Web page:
As we looked at the installation we knew that it would be a very easy process given that the front install consisted of only 7 bolts (12 if you count the lug nuts) per side. The rear's took slightly more time despite only having 3 bolts holding them in place, but they were really no harder to install. For the fronts we chose to do one side at a time and broke the lug nuts loose before we jacked up one side and placed the car on jack stands. We then broke loose the bottom strut bolts and removed the bolts holding the ABS sensor and brake line in place. Once the line and sensor were free the top 3 nuts were removed from the top hat, this lowered the control arm and allowed us to slide the bolts out of the damper to control arm assembly. Once those were out we simply slid the spring and shock assembly up off the control arm and off the car.
We took the time to place the stock assembly side by side with the M7 setup and decided to take a few preliminary measurements to see how much the car was going to be lowered. In measuring from the top of the top hat to the top of the first mounting hole on both assemblies we estimated they would lower the car by approximately 1.875″. This seemed like quite a bit, however I resisted the urge to switch the ride height just yet. We wanted to install these as delivered so that we could offer that perspective and continue to tweak the setup in future installments.
|The fronts installed in all of their glory. Luckily we can tell our right from our left and installed them correctly on the first try!|
For the installation we made sure we followed the R and L stickers on the bottom of the top hats to denote the left and right sides when lifting the coil overs into position in the shock tower. We placed the three studs in the top hat through the shock tower and hand tightened the corresponding three bolts. We then used a floor jack under the steering knuckle to slowly raise it into place to meet the damper. I also like to use a little bit of moly based grease on the sides of the steering knuckle that interfaces with the damper mounting tabs. This grease allows the knuckle to slide into place easily and also resist corrosion. Once lined up we put the top bolt in place and then tilted the housing as needed to fit the bottom. On the STi Subaru use a centric top bolt for camber adjustment and we marked ours the best we could before removal. The nice part is that you can now adjust camber via the bolt or the new camber plates on the M7 dampers. We finished up the fronts by installing the brake line assembly as well as the ABS sensor and torquing everything to spec which is officially: goodntight.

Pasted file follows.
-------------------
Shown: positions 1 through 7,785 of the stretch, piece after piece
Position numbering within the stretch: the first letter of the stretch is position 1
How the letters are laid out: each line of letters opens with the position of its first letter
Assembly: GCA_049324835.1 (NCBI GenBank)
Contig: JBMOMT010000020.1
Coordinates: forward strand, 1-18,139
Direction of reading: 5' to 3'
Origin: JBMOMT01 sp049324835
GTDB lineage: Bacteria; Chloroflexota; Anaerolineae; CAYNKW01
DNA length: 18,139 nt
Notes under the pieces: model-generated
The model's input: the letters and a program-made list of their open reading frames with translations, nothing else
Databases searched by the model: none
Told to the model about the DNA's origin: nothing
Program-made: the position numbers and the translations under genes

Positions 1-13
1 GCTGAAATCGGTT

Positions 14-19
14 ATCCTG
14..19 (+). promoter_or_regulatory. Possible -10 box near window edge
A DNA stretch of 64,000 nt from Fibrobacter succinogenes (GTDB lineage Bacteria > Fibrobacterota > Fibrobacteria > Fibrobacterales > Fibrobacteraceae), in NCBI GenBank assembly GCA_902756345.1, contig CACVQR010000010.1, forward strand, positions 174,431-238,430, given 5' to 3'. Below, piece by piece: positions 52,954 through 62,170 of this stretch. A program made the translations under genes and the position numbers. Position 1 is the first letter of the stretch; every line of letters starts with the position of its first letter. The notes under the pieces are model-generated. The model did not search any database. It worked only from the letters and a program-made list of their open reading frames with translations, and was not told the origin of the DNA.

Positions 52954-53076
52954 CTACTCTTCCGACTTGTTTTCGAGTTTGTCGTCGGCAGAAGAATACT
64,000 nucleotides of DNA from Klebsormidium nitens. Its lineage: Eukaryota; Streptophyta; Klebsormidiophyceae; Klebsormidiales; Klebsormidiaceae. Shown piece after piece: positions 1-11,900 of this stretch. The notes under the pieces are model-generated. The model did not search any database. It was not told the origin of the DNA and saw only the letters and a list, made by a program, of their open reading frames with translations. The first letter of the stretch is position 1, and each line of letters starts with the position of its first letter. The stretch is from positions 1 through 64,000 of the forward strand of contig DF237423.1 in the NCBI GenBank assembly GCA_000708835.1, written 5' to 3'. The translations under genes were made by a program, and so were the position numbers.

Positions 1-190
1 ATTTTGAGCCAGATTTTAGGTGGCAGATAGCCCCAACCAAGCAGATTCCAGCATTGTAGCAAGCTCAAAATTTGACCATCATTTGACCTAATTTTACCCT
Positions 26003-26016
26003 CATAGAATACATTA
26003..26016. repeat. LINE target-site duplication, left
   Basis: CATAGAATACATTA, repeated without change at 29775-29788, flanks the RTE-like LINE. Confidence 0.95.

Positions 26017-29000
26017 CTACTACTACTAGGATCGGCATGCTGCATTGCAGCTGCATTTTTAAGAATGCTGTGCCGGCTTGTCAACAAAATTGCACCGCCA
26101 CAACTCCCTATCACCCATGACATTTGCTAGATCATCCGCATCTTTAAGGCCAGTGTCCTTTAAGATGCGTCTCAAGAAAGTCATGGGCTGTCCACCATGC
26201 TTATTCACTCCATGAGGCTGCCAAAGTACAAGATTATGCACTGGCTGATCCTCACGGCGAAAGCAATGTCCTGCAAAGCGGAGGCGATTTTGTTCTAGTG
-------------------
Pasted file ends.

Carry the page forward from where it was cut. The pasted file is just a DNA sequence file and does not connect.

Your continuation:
For the rears we used our floor jack with pinch weld adapter to raise both sides of the car by placing it on the diff brace. Once in the air we supported the car with jack stands and went to work. To reach the 2 bolts that hold the top hat in place you have to remove the rear carpet liner as well as the two plastic covers that shroud the top mounting point. Once that stuff is out of the way the two 12mm bolts are easy to reach. We slightly loosened them and returned to the bottom of the car. For this install we found it easiest to remove the sway bar mounts from both sides in order to gain maximum droop travel. We removed the bottom bolt from the rear lower arm and then removed the two top nuts completely. I then proceeded to stand on the brake rotor to gain enough droop for the damper assembly to be removed from the car. Luckily with the shorter assembly on the M7 dampers installation is super easy; just place the top hat in the shock tower and hand tighten the two top nuts.
If you are by yourself and you do not have an extra set of hands you can use the same floor jack technique by placing the lower bolt in the housing and then jacking the lower arm into place so that the studs protrude through the shock tower. Either way the install is fairly painless and straightforward. We then hand tightened the sway bar end links and lowered the car so that the suspension was fully weighted before torquing to spec.
|With the rear carpet and the plastic finisher removed it's easy to adjust the rear dampers from the top. The only plastic pieces that have to be taken out to easily reach the knobs are the small panels that cover this area. Easy Peasy!|
The first thing we noticed is that the car was LOW! I was less surprised by this based off the fact that we had measured the ride height difference, however the stance certainly caused us to look twice. The front sits decent with a small amount of wheel gap however the rear was nearly tucking. I am sure the hellastanced crew will tell us we “need moar low” however the car was already lower than I was used to. It took every ounce of resolve to not jack it back up and adjust the ride height on the spot, however we swore to give you our initial impressions based on how this setup performed out of the box.
In addition to leaving the ride height set as shipped we also checked the damping adjustment. It was comforting to see that all 4 dampers were set at the exact same settings which was 10 clicks from full stiff. We also checked the adjustment range of all of the dampers and we counted 35 clicks total as advertised. After getting the car back on the ground we did a quick garage alignment. The camber was nearly spot on and within spec as was toe. I suppose marking the centric bolts before install and removal does help. We were still surprised by this as the car was lowered and we expected more of a camber change in the front. In the rear negative camber was obviously increased however with the current setup we have no way of adjusting that.